COVID-19: How will Sub-Sahara Africa survive this economic crisis?

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    How will Sub-Sahara Africa survive this economic crisis? This is a question borne out of full knowledge of already predominant economic state of most Sub-Sahara African counties coupled with the economic devastation the coronovirus pandemic is sure to cause for these countries.

    This is no longer a health crisis; it has assumed an economic crisis as analysts’ warning have gone beyond ‘global economic recession’ but now warn of impending ‘global economic depression’.

    Also read [Crude Oil prices slump further]

    Of course, Sub-Sahara Africa is known to be characterized by heavy international and local debt, rising inflation, slow economic growth and low capacity and  productivity. Therefore critical measures such as social distancing, working from home and outright border closure associated with the fight against the pandemic is an additional strain on already fragile economies.

    In major summary, the International Momentary Fund, IMF stated in their blog Wednesday that the ravaging coronavirus will affect these African countries in the following ways:

    “One: the very measures that are crucial to slowing the spread of the virus will have a direct cost on local economies. The disruption to people’s daily lives means less paid work, less income, less spending, and fewer jobs. And, with borders closed, travel and tourism are quickly drying up, and shipping and trade are suffering.

    Two, global hardships will spill over to the region. The slowdown in major economies will see global demand fall. Disruptions to production and world supply chains will weigh more on trade. Tighter global financial conditions will limit access to finance. Countries are likely to also see delays in getting investment or development projects off the ground.

    Three: the sharp decline in commodity prices will hit oil exporters hard, compounding the first two effects. The price of oil has tumbled to levels not seen in decades. We don’t yet know where they will settle, but with oil prices already down by more than 50 percent since the start of the year, the impact will be substantial. We estimate that each 10 percent decline in oil prices will, on average, lower growth in oil exporters by 0.6 percent and increase overall fiscal deficits by 0.8 percent of GDP.”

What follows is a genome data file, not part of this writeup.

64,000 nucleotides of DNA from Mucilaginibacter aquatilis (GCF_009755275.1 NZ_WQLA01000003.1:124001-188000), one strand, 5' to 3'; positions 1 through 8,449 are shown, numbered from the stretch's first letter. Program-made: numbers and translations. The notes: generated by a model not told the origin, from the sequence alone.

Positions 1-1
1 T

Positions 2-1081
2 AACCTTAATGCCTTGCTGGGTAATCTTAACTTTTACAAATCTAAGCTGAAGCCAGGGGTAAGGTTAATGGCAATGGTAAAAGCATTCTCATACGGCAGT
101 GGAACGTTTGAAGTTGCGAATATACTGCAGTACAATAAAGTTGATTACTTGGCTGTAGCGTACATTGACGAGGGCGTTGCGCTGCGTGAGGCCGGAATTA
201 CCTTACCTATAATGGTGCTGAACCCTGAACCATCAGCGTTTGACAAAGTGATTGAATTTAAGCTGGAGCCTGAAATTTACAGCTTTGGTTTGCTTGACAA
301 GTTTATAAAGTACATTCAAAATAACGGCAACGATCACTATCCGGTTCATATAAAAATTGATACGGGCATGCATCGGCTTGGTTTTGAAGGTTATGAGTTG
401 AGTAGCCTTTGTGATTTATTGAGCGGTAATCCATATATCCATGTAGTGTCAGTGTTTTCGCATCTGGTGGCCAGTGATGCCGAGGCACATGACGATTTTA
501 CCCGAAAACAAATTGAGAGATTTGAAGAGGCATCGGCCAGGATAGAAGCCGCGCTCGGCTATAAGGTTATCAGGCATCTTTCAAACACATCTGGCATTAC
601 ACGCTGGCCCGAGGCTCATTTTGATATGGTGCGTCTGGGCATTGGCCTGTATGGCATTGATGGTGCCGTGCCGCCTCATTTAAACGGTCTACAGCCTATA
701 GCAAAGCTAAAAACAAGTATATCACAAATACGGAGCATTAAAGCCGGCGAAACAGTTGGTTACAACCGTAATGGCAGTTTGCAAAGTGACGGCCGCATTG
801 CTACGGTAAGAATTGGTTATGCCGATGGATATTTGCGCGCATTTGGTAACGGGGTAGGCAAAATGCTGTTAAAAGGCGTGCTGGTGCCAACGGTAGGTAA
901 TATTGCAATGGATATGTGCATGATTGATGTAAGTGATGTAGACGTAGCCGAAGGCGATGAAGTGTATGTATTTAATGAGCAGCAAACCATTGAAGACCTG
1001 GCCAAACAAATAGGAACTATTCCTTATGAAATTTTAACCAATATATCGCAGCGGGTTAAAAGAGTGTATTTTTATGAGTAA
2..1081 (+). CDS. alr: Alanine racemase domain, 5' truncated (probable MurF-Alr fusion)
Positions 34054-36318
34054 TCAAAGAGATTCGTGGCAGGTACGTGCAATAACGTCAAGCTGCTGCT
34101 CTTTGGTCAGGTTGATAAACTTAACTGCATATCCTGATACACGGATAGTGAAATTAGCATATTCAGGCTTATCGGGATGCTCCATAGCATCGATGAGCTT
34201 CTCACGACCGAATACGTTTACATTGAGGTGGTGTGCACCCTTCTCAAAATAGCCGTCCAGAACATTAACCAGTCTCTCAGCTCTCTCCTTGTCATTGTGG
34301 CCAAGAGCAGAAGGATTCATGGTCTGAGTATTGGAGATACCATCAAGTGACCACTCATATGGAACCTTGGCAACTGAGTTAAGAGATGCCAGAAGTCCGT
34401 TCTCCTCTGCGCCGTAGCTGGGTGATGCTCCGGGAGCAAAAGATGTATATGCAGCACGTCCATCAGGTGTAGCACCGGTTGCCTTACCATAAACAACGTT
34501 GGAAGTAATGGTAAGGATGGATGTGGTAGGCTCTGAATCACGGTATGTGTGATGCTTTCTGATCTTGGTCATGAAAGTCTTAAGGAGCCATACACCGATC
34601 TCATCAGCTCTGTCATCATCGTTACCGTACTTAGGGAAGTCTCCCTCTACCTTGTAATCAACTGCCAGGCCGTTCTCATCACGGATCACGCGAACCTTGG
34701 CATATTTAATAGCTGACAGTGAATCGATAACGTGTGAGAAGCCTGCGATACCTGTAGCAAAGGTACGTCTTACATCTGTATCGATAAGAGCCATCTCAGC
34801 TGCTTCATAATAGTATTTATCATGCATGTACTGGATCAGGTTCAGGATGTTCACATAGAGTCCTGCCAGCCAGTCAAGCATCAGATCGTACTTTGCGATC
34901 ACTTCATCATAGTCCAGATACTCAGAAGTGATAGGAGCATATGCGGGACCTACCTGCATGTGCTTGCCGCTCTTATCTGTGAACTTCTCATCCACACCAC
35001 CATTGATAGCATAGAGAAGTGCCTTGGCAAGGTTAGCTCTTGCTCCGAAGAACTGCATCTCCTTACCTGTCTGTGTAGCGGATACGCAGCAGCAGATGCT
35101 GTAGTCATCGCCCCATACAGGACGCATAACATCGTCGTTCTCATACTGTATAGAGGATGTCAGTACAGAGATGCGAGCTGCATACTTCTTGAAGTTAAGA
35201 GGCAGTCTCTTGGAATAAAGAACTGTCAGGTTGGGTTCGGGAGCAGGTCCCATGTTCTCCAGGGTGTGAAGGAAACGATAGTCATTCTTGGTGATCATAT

In reality, the region needs substantial support to first of all fight the pandemic and then aid recovery after the health crisis, otherwise countries could slip into irreversible economic state or prolonged economic  comatose.

    In this front, IMF offered some monetary and fiscal measures that may add significant tempo to economic recovery.

    Medium-term fiscal policies consistent with debt sustainability should take center place. Government s need to focus on policies to stimulate economic production and market driven activities. Targeted cash transfers could also be considered to help individuals and households under strain which will have significant strength to purchasing capacity.

    Governments should likewise consider targeted and temporary support for hard-hit sectors such as aviation, tourism, and manufacturing. For instance, temporary tax relief through targeted reductions or delays in paying taxes, granted delays in paying loans and interest could help address cashflow shortfalls for affected businesses.

    Other measures could include minimizing disruptions to much‑needed credit and liquidity for businesses, including central bank liquidity provision or temporary credit guarantees.

    On the part of IMF, the Fund is making $50 billion available via rapid-disbursing emergency facilities, including $10 billion on highly concessional terms for low‑income countries.

    With this, the fund is accelerating efforts to back countries in the region. So far, the Fund has received requests for emergency financing from close to 20 countries, with requests from another 10 or more countries likely soon.

     

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